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Issue 08 May 17, 2022

The Prowess of Simone Leigh in Venice

For Simone Leigh, the hard lines of history, borders, and archives are source materials waiting to be reconstructed by the hands of a skilled maker. Leigh, who was selected to represent the United States at the fifty-ninth Biennale in Venice, has used the space to do exactly that.

Review by Jameson Johnson

A work of art made from thatch, steel, and wood, designed by Simone Leigh.

Simone Leigh, Façade, 2022. Thatch, steel, and wood. Dimensions variable. Satellite, 2022. Bronze. 24' × 10' × 7' 7". Courtesy the artist and Matthew Marks Gallery. Photo by Timothy Schenck. © Simone Leigh

For Simone Leigh, the hard lines of history, borders, and archives are source materials waiting to be reconstructed by the hands of a skilled maker. Leigh, who was selected to represent the United States at the fifty-ninth Biennale in Venice, has used the space to do exactly that. As the first Black woman to hold this honor in what is often regarded as the art world’s most important event, Leigh has presented a body of work that feels simultaneously like the magnum opus of her lifelong commitment to showcasing Black female subjectivity and the beginning of a bold new chapter. Aptly titled “Sovereignty,” the exhibition is a site for bold reclamation and self-determination, where chronicles of the past have been repurposed into abstracted visions for the future.

Up until a few weeks prior to the exhibition’s opening, Leigh had referred to the title as “Grittin.” Though any trace of that former title has been scrubbed from the formal record, it provides another illuminating lens through which to view this body of work: Leigh is invariably vested in celebrating a sense of resilience that she feels is central to the legacies of Black women, yet while “Grittin” places the onus on the recipient to merely withstand adversity, “Sovereignty” emphasizes a power to claim autonomy, to overcome. Leigh’s sculptures offer weighty intercessions of Black womanhood unadorned by national markers. While she may represent the U.S. on the world stage of art diplomacy, her primary audience is Black women everywhere. In Leigh’s words, to be sovereign is to be “the author of one’s own history” and that is exactly what she has accomplished.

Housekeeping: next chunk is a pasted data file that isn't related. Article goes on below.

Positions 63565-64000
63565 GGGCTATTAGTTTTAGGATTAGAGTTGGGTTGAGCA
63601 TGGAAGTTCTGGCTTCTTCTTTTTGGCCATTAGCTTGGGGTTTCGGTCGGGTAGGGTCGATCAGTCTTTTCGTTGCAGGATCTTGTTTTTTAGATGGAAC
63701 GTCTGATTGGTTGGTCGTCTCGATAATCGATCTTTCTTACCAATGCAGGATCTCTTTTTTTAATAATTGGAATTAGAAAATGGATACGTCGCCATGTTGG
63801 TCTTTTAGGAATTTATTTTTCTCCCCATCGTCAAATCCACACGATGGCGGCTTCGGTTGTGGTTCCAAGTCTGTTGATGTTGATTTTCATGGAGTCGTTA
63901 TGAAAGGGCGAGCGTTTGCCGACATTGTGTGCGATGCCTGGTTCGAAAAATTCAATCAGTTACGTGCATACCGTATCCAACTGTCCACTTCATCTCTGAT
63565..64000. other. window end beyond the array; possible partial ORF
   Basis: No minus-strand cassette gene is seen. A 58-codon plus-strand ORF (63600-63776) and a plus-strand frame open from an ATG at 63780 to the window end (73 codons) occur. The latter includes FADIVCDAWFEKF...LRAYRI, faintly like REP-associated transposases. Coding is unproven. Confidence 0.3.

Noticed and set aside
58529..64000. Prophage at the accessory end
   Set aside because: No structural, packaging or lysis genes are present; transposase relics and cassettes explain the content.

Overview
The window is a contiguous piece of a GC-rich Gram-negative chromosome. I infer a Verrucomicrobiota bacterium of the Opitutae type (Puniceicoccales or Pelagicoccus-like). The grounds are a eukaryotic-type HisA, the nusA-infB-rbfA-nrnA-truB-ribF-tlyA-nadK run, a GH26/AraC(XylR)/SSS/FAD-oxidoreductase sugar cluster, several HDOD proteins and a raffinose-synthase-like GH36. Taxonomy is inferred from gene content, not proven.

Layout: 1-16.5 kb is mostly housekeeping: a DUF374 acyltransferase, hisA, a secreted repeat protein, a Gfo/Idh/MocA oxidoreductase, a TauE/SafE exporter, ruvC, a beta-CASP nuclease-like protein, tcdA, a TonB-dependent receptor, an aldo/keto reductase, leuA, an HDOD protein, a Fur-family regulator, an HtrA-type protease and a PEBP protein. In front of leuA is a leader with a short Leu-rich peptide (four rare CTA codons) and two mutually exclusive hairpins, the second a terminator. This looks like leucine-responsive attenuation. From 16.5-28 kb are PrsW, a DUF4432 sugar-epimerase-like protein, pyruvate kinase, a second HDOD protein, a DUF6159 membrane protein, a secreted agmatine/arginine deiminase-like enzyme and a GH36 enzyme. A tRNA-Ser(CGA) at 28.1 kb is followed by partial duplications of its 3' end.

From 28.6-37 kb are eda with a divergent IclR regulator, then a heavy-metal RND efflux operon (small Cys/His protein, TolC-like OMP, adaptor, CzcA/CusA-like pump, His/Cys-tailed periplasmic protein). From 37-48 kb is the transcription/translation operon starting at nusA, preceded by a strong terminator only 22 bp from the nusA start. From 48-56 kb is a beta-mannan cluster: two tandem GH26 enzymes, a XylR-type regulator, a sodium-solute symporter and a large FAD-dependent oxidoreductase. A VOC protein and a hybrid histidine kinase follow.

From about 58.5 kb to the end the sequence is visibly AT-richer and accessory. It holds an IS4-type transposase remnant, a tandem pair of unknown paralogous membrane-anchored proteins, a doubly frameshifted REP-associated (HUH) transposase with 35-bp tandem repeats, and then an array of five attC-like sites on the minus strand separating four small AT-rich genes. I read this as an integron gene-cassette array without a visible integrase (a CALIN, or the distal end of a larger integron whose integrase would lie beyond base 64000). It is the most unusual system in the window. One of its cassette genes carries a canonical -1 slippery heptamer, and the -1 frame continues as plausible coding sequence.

Inside Venice’s Giardini, the globe is condensed. Pavilions for dozens of countries are placed together in an Epcot-like display of art diplomacy where oceans are shrunk and borders are blurred. Finland sits a stone’s throw from the United States, for example. When the U.S. pavilion debuted in 1930, red bricks and white columns decorated the facade of the fiveroom, U-shaped building. Designed by William Adams Delano and Chester Holmes Aldrich, the architecture is reminiscent of Thomas Jefferson’s plantation property, Monticello, which, sited just outside of Washington D.C. and built by enslaved people in the 1770s, is one of the nation’s most recognized examples of neoclassical or Palladian-inspired architecture. The pavilion stands not far from churches designed by the style’s namesake, Renaissance architect Andrea of Palladio.

For Leigh, these symbols of empire-building exported for the art world’s stage are a source for subverting power and broadcasting truth. Rather than participating in the upholding of these antiquated edifices, Leigh has mined colonialist histories to turn national pride on its head, or in this Pavilion’s case, to shroud it in thatched raffia. Here, the exterior of the Pavilion has been transformed into a structure resembling a 1930s West African rondavel. Leigh modeled the structure off of images taken at the 1931 Paris Colonial Exposition, where a gruesome presentation of the “cultures” (including people) brought in from the then-colonized lands were put on display. At the center of the courtyard, Leigh’s Satellite stands mightily. The form is taken from the traditional D’mba, a wooden headdress of a female bust historically worn on the shoulders of the Baga peoples on the Guinea coast. When worn during performances or ceremonies, the base of the headdress would be covered with a deep indigo fabric over the wearer’s head, giving the illusion of the D’mba moving as a tall, exalted deity. For Leigh’s sculpture, the head is replaced by a large bronze satellite dish, designed—like the traditional D’mba—to be a vessel for receiving and a tool for communicating.

Simone Leigh, Last Garment, 2022. Bronze. 54″ × 58″ × 27″. Courtesy the artist and Matthew Marks Gallery. Photo by Timothy Schenck. © Simone Leigh